Filming A Wedding
Filming A Wedding
The difference between a good wedding photographer and a great one doesn’t come down to having the best camera or gear! I mean it does help to have the equipment that you need and become clued up on their individual jobs/ how they can benefit you on your gig, but equipment isn't the be all and end all to good photography. The difference is you. Are you the type of person that a couple wants to have shooting/ filming their wedding? These are a few ways you can make yourself a better wedding videographer as well as a wedding photographer...
So, you've been hired professionally to shoot a wedding and we're not just talking stills here, that's right! Videography is more what this blog post is about. Filming a wedding is actually an entirely different ball game to photography, but even if videography is out of your comfort zone as a photographer, it's likely that at some point throughout your career, you'll either be asked the question "do you offer wedding videos as part of your service?" Or thrown in the deep end and asked to dabble at some point down the line. Of course, some photographers are, well, just that and don't feel the need to enter into the film side of things and do you know what? That's completely okay because imagery is a photographer's bread and butter really and anything else is a huge bonus to add onto their skill set.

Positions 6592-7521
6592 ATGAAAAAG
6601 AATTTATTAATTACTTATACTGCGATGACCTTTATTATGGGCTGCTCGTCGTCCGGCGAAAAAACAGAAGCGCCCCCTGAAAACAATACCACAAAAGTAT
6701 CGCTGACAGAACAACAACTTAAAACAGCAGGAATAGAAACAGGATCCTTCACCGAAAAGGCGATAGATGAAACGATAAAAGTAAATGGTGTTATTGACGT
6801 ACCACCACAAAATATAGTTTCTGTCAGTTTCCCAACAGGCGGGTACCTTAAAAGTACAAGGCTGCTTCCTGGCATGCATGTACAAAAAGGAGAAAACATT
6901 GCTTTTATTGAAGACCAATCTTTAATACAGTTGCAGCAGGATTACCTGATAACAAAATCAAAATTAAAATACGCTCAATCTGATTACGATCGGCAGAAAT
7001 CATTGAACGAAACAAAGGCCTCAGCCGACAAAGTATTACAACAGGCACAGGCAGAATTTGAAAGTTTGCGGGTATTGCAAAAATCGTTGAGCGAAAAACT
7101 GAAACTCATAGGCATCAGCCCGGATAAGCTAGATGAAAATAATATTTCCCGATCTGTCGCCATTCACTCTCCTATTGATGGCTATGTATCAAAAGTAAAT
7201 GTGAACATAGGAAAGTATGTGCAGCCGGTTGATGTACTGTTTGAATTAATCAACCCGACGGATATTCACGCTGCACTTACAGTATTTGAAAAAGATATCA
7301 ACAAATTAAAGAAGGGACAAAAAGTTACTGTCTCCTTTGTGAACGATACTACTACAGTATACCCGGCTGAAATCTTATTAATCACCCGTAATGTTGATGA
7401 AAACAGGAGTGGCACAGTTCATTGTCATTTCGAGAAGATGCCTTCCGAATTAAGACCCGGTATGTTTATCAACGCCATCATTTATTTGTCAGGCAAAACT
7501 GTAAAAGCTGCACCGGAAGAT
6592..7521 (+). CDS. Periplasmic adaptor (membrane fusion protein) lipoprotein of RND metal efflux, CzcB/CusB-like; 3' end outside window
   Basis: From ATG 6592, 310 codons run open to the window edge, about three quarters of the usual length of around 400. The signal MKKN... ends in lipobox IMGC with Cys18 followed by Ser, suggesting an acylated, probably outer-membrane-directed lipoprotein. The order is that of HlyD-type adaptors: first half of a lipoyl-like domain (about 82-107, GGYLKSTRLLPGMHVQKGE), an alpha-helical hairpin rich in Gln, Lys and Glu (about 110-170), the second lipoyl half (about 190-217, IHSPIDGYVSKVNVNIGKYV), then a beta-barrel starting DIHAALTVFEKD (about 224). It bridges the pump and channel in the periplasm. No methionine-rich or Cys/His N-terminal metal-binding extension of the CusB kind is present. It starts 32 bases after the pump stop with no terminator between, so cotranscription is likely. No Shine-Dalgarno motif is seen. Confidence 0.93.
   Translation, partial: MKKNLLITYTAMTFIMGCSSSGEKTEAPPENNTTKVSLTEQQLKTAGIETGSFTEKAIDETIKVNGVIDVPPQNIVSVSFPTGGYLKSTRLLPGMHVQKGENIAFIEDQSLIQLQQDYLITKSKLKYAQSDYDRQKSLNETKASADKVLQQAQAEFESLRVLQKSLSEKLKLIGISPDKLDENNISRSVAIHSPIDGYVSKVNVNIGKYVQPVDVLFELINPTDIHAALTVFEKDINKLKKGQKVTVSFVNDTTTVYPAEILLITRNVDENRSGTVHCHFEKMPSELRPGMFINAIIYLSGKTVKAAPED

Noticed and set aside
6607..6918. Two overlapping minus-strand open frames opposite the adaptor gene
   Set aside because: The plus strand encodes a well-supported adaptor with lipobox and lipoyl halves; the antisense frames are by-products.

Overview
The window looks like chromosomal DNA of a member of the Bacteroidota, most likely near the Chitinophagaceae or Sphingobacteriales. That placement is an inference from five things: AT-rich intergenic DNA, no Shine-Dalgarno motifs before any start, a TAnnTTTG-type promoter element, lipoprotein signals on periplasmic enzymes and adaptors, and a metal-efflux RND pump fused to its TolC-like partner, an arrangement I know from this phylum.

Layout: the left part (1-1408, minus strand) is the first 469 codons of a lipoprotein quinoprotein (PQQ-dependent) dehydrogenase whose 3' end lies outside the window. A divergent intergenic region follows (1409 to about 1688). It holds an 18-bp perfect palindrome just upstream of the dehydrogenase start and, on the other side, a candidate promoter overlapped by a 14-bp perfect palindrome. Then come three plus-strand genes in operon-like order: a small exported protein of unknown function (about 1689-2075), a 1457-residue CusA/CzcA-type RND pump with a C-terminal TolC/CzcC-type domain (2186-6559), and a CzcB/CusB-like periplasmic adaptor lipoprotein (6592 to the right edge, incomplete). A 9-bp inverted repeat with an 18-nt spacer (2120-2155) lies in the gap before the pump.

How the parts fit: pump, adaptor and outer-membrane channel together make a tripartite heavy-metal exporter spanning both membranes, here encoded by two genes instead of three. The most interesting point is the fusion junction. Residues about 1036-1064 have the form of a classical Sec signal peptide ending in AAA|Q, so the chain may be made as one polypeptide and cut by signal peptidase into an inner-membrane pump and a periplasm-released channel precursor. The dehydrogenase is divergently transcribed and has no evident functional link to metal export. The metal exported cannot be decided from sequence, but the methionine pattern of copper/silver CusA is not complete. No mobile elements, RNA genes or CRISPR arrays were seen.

Here at Weddit, we've put together a blog post on a bunch of different questions that you are likely to be asked as the wedding photographer who has been hired for multiple gigs at some point during your career. Check out our blog post "photography questions" for guidance on that topic.
Tip #1: Communication – With the couple, venue, and vendors, it's really important that you make that first move as the photographer/ videographer who is filming the wedding. After all, it's a job that you're being paid to do, so you should see it through properly, as this is the lucky couple's very special day. Communication is one of those things that sets aside a good photographer whom you can trust to capture your day perfectly, from a photographer who is a bit of a loose cannon and doesn't communicate very well throughout the day.